How can we learn to hear God's voice?

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His experience was far from unique; similar stories could be repeated from every age of the church's life over the last 20 centuries. Almost a thousand years before Francis, Antony of Egypt was a young farmer and landowner in the Upper Nile region.

One Sunday morning as he walked into the traditional Coptic service in his local church, he heard the priest reading from Matthew's Gospel: "If you wish to be perfect, go, sell your possessions, and give the money to the poor, and you will have treasure in heaven; then come, follow me" (Mt 19:21). The impact was striking and immediate. Antony sold everything and retreated into the Egyptian desert, charting a course which would be followed later by thousands of others who were seeking a deeper and more committed life with God. The Life of Antony, a short biography by the Alexandrian bishop Athanasius, touched the lives of Christians and churches across the Middle East and Europe, and helped lay the foundations of the monastic movement; Antony himself is often known as the "father of monasticism."

And all this grew from that unexpected encounter with the words of Scripture.

A little over 15 centuries later, in the remote Welsh village of Pontrobert, the young daughter of a local farmer became captivated as she listened to the Calvinistic Methodist preachers whose fiery sermons were lighting up the pulpits of Wales. She soaked herself in the vivid scriptural imagery which permeated their teaching, and began to sew together a patchwork of metaphors, symbols and allegories into one of the most striking collections of hymns and poetry that Welsh culture has ever known. In every line the impact of the Bible on her life and faith is glaringly evident.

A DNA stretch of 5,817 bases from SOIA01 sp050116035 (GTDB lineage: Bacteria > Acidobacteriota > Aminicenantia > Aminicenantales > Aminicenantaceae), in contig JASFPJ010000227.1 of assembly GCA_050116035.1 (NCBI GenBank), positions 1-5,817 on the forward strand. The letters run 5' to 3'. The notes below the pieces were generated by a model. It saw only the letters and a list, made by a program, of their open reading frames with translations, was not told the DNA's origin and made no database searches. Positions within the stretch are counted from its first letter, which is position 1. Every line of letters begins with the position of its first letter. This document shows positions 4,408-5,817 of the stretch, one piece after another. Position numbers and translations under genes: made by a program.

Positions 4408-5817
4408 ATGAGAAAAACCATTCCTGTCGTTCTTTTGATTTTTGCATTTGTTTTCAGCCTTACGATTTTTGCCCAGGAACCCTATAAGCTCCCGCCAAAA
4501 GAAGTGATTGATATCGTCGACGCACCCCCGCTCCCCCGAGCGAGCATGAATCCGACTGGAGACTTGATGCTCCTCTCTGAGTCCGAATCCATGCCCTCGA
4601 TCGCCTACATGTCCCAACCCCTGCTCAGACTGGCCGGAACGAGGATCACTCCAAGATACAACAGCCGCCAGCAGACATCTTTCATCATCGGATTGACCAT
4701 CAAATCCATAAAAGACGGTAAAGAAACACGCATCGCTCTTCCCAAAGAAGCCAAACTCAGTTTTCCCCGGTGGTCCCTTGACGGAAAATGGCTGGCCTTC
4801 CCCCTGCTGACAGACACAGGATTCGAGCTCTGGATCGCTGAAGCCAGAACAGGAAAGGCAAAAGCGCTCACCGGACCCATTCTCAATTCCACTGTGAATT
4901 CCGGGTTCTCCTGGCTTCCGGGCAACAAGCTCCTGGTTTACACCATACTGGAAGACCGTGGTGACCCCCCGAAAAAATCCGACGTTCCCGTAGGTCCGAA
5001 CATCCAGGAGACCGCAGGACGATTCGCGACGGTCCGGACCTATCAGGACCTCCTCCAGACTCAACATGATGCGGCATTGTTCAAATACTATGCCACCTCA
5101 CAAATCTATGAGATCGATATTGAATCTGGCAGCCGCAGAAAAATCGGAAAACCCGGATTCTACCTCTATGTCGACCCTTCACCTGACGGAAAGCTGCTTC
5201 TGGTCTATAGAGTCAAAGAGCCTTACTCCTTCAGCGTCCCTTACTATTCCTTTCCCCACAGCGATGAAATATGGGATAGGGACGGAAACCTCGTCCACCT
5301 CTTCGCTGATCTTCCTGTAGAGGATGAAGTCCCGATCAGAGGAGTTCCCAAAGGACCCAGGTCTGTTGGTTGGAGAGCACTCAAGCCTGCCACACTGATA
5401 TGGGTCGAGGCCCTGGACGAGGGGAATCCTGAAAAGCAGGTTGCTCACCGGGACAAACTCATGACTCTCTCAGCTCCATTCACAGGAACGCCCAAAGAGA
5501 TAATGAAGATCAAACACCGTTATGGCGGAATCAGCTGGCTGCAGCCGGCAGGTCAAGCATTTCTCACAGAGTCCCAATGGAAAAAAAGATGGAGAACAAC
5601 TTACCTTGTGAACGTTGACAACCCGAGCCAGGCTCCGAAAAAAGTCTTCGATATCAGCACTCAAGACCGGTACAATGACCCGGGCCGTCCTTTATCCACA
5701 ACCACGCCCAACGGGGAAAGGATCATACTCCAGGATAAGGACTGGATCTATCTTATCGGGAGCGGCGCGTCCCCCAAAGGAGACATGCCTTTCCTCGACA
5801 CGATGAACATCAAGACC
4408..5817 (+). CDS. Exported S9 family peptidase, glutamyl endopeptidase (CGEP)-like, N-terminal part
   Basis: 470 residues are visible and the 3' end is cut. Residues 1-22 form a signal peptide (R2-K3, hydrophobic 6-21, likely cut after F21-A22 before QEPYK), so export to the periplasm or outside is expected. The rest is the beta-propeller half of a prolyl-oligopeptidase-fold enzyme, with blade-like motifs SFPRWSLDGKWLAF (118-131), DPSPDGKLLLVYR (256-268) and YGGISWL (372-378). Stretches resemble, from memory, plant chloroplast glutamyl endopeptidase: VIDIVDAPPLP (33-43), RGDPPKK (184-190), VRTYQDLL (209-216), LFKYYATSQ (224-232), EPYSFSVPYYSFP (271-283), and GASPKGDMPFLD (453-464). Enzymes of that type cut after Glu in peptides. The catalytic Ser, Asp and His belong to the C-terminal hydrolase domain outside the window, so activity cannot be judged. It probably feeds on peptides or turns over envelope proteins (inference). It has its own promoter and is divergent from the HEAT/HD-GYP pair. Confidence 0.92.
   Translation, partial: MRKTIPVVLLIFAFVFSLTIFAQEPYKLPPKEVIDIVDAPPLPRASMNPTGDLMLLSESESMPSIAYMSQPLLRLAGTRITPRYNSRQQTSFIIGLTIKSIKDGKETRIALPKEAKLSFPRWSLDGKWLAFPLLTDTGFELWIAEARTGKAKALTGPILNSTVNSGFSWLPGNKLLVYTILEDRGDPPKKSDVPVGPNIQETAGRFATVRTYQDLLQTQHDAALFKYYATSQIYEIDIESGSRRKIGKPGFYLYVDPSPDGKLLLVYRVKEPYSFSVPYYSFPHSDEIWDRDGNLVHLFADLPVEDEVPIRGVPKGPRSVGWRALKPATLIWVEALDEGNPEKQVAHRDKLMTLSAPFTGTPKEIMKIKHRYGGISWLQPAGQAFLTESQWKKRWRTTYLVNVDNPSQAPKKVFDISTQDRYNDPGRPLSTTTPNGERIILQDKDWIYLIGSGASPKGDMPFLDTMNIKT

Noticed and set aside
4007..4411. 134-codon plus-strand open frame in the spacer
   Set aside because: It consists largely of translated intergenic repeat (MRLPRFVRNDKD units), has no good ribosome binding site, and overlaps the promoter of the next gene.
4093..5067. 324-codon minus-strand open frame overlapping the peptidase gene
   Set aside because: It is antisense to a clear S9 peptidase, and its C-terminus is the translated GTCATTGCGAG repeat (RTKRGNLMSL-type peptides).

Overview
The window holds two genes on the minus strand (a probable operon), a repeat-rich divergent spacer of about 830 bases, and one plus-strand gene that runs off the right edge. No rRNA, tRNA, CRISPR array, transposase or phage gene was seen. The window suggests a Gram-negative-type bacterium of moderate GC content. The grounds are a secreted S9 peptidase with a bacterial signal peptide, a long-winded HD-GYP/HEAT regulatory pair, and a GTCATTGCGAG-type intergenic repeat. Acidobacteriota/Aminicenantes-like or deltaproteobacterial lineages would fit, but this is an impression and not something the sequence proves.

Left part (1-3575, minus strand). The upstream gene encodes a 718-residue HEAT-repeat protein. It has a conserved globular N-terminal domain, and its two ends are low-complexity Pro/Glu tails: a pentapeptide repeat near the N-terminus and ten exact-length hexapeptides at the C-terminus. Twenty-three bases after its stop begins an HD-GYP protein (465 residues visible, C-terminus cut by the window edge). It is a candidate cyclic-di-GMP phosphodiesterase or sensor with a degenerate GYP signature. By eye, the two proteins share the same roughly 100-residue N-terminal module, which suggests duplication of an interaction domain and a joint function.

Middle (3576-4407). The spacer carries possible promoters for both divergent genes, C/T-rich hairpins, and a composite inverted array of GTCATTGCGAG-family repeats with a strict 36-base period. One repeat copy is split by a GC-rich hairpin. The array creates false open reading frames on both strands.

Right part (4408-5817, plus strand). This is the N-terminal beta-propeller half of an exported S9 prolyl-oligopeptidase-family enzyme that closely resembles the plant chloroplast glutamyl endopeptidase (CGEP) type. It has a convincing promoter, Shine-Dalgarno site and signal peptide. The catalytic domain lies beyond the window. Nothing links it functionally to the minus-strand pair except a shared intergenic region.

One of her hymns, Bererin llesg gan rym y stormydd, opens with this verse (in English translation): Pilgrim, swept by storms and weary, raise your head, look up and see:

Jesus, Lamb of God, our Savior,
clothed in robes of majesty;
girdled with the gold of loyalty,
round his hem the bells ring clear,
singing grace to every sinner:
Christ, the eternal Yes, is here!

Remarkably, this single verse ranges across almost the whole sweep of Scripture as it references Paul's experience of being shipwrecked in the Mediterranean (Acts 27:13-44), John the Baptist's exhortation to "Behold the Lamb of God!" (Jn 1:29 KJV), John the Evangelist's vision of Jesus on the island of Patmos (Rev 1:13), the clothing of the Levitical priests (Ex 28:33-35) and the story of the woman reaching for the hem of Jesus' garment (Mt 9:20-22).

Into this are woven theological allusions to the incarnation (Christ's vestments symbolically reach to the earth) and the atonement. It's a remarkable synthesis for a young woman who lived and worked on a rural sheep farm and had only a rudimentary education to her credit.

These poems and hymns, now considered treasures of the Welsh language, might have been lost to us altogether after Ann Griffiths's tragic death at the age of 29, had they not been collected by her maid and published in the early 19th century by Thomas Charles of Bala, a clergyman living over the mountains in northwest Wales. Around the time of their publication, Charles was also playing a key role in an initiative which would enable countless others to experience the life-changing power of Scripture for themselves. At the turn of the century a young teenager named Mary Jones turned up at Charles's home, having walked 26 miles, barefoot, across the Welsh mountains. She had been saving money for six years and had made her difficult journey with one purpose: to buy a Bible.

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